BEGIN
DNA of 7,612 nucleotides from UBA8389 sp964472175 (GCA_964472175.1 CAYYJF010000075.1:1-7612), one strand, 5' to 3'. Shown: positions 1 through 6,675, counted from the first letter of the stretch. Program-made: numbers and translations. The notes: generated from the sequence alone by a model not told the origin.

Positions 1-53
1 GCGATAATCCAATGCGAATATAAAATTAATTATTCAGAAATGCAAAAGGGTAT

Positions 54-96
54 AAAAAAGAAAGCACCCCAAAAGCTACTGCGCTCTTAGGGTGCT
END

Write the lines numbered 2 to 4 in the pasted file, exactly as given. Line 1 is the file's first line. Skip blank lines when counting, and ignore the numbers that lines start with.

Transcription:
Positions 1-53
1 GCGATAATCCAATGCGAATATAAAATTAATTATTCAGAAATGCAAAAGGGTAT

Positions 54-96